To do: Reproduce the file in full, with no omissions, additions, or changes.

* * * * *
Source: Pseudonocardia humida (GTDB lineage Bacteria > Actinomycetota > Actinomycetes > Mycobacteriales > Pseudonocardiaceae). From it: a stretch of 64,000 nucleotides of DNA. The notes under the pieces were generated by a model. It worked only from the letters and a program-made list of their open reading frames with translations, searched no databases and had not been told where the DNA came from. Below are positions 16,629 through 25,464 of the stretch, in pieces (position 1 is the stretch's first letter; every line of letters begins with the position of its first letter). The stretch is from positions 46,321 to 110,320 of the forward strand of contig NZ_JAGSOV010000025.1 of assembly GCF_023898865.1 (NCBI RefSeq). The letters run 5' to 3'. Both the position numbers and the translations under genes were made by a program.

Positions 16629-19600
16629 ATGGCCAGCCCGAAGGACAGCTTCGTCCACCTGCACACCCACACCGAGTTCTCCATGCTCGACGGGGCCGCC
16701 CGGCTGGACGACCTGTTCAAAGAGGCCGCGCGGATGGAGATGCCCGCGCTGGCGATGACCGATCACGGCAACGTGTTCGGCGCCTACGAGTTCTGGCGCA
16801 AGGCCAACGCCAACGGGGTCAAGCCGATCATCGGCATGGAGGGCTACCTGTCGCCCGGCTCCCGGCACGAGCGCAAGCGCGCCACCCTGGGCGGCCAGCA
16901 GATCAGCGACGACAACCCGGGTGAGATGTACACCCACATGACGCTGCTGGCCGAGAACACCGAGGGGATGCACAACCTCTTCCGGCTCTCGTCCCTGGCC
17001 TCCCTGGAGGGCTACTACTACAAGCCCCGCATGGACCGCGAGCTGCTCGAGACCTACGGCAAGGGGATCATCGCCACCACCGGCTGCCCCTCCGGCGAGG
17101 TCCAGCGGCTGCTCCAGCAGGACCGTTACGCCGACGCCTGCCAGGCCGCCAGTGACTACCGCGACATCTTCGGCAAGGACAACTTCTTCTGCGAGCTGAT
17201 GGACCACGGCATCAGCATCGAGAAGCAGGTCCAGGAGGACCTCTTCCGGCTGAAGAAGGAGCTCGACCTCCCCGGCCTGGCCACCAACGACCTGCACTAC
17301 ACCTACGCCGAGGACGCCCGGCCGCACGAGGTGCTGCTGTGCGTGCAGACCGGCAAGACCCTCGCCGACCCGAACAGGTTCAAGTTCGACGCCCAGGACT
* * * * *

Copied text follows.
Source: Pseudonocardia humida (GTDB lineage Bacteria > Actinomycetota > Actinomycetes > Mycobacteriales > Pseudonocardiaceae). From it: a stretch of 64,000 nucleotides of DNA. The notes under the pieces were generated by a model. It worked only from the letters and a program-made list of their open reading frames with translations, searched no databases and had not been told where the DNA came from. Below are positions 16,629 through 25,464 of the stretch, in pieces (position 1 is the stretch's first letter; every line of letters begins with the position of its first letter). The stretch is from positions 46,321 to 110,320 of the forward strand of contig NZ_JAGSOV010000025.1 of assembly GCF_023898865.1 (NCBI RefSeq). The letters run 5' to 3'. Both the position numbers and the translations under genes were made by a program.

Positions 16629-19600
16629 ATGGCCAGCCCGAAGGACAGCTTCGTCCACCTGCACACCCACACCGAGTTCTCCATGCTCGACGGGGCCGCC
16701 CGGCTGGACGACCTGTTCAAAGAGGCCGCGCGGATGGAGATGCCCGCGCTGGCGATGACCGATCACGGCAACGTGTTCGGCGCCTACGAGTTCTGGCGCA
16801 AGGCCAACGCCAACGGGGTCAAGCCGATCATCGGCATGGAGGGCTACCTGTCGCCCGGCTCCCGGCACGAGCGCAAGCGCGCCACCCTGGGCGGCCAGCA
16901 GATCAGCGACGACAACCCGGGTGAGATGTACACCCACATGACGCTGCTGGCCGAGAACACCGAGGGGATGCACAACCTCTTCCGGCTCTCGTCCCTGGCC
17001 TCCCTGGAGGGCTACTACTACAAGCCCCGCATGGACCGCGAGCTGCTCGAGACCTACGGCAAGGGGATCATCGCCACCACCGGCTGCCCCTCCGGCGAGG
17101 TCCAGCGGCTGCTCCAGCAGGACCGTTACGCCGACGCCTGCCAGGCCGCCAGTGACTACCGCGACATCTTCGGCAAGGACAACTTCTTCTGCGAGCTGAT
17201 GGACCACGGCATCAGCATCGAGAAGCAGGTCCAGGAGGACCTCTTCCGGCTGAAGAAGGAGCTCGACCTCCCCGGCCTGGCCACCAACGACCTGCACTAC
17301 ACCTACGCCGAGGACGCCCGGCCGCACGAGGTGCTGCTGTGCGTGCAGACCGGCAAGACCCTCGCCGACCCGAACAGGTTCAAGTTCGACGCCCAGGACT